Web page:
significant evidence for association:

(1)

and from it the bias of the estimator as E(δˆun | X > xα) − δ, and the proportional bias as

. Here, I = {(m0, m1) : X (m0, m1) > xα} is the set of allele count pairs that

result in statistically significant evidence for association and

(2)

Note that the denominator in (1) is the power to detect association if we genotype the

disease SNP.

The standard error of the uncorrected MLEδˆun can be calculated as:

Xiao and Boehnke Page 3

Genet Epidemiol. Author manuscript; available in PMC 2010 July 1.

NIH-PA Author Manuscript

NIH-PA Author Manuscript

NIH-PA Author Manuscript

Page 4

(3)

where E(δˆun2 | X > xα) may be calculated by replacing δˆun by δˆun2 in (1).

We also calculate the absolute bias of δˆun as:

(4)

Analogous formulae allow us to calculate the conditional bias, standard error, and absolute

bias of the uncorrected MLE of the odds ratio OR, and from the expectation, the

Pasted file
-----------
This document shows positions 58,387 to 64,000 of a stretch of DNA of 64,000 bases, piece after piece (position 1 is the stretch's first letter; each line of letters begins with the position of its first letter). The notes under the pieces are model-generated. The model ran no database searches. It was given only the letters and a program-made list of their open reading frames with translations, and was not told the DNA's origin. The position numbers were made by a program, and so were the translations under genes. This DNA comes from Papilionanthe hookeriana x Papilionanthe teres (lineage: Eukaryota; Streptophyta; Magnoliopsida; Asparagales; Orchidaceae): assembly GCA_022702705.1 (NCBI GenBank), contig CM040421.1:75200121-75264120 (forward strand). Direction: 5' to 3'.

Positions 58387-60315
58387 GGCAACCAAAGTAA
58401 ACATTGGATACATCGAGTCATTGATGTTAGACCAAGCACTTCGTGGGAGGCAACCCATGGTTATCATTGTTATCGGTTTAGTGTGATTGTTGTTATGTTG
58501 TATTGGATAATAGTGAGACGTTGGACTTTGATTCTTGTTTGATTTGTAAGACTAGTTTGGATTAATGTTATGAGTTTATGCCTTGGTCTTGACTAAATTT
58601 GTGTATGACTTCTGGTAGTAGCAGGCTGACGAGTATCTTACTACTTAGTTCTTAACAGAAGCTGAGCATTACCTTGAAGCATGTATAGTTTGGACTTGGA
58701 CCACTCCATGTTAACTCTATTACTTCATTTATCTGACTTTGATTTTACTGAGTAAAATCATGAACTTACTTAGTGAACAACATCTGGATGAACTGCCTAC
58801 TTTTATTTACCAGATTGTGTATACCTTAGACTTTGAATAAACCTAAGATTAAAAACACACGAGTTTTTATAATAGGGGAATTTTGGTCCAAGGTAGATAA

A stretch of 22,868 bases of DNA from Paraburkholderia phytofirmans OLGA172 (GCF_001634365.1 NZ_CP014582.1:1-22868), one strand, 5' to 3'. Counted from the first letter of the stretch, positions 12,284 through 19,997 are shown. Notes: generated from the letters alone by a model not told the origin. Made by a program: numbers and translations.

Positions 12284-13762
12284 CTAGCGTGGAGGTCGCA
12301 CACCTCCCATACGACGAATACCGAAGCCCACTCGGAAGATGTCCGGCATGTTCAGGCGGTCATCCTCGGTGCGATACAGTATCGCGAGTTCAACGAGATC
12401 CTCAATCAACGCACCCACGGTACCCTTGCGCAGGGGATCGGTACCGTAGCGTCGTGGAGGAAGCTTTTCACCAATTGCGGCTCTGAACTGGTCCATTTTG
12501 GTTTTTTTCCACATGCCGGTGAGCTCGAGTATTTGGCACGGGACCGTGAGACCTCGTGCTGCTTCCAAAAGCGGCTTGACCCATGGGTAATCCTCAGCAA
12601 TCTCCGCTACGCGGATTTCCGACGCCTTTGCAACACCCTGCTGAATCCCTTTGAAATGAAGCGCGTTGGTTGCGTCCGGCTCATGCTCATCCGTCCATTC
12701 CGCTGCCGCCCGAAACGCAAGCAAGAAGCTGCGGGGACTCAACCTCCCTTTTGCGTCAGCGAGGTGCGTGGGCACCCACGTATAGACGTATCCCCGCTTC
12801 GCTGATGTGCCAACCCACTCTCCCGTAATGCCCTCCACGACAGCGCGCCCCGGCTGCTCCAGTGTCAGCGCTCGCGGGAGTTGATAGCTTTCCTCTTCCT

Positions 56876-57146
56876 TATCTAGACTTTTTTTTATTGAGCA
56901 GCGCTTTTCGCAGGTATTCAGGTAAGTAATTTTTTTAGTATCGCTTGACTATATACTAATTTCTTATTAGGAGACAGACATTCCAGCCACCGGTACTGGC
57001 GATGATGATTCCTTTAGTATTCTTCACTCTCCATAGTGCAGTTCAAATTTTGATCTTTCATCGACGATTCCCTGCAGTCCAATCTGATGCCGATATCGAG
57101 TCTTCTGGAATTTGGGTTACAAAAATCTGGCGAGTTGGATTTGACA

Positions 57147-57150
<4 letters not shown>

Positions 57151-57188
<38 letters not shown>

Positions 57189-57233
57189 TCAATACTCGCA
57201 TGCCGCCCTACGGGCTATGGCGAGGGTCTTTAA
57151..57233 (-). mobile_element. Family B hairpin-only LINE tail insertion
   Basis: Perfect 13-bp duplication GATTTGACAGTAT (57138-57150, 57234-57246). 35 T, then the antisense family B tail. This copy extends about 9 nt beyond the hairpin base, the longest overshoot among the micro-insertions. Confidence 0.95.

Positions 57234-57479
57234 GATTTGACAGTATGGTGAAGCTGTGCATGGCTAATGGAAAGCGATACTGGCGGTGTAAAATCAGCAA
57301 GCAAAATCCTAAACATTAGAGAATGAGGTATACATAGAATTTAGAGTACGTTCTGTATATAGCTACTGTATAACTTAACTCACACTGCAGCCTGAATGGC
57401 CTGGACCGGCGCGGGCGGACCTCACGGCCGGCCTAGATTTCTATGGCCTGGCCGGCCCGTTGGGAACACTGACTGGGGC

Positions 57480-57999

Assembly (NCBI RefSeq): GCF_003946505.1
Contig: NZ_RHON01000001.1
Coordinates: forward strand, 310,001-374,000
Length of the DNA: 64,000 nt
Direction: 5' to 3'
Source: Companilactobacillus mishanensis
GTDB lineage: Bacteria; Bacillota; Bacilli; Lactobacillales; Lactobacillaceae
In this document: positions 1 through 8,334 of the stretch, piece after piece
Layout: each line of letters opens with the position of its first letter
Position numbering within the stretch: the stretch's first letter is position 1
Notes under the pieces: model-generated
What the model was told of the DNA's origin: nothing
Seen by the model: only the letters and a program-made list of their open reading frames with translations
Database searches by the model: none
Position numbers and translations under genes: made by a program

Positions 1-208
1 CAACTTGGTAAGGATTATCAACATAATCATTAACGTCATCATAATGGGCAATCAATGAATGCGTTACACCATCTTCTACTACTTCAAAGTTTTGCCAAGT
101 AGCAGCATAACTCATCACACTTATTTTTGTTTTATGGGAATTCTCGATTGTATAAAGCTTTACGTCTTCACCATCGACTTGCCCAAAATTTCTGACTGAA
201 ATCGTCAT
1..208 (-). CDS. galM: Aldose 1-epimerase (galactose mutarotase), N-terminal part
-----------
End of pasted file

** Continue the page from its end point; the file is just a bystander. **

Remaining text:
proportional bias of the logarithm of the estimator .

Ascertainment-corrected MLEs—The naive estimators ignore the fact that we typically

are interested in estimates of the allele frequency difference δ and the odds ratio OR only if

we have strong evidence for association. To address this, we propose an ascertainment-

corrected maximum likelihood method that conditions on obtaining evidence for association.

To this end, we calculate the conditional likelihood function

(5)

where the indicator function1{X > xα | m0,m1,N} equals 1 or 0 depending on whether or not

X > xα.

We maximize L(p, δ | X > xα) as a function of p and δ to obtain the ascertainment-corrected

MLEs pˆas and δˆas by using the Nelder-Mead [1965] simplex method. We calculate the

empirical standard errors of these estimators based on 1000 simulation replicates, and the

asymptotic-theory standard errors by calculating the observed information matrix (see

Appendix) evaluated at the parameter estimates:

(6)

The covariance matrix for pˆas and δˆas can be approximated by I−1(pˆas, δˆas). We take

advantage of the invariance property of the MLE to calculate the ascertainment-corrected

MLE for the odds ratio, and apply the delta method [Rao, 1965] to obtain its standard error.

We calculate the mean square error (MSE) for the estimators by taking the sum of the

variance and the squared bias of the estimator.

Xiao and Boehnke Page 4

Genet Epidemiol. Author manuscript; available in PMC 2010 July 1.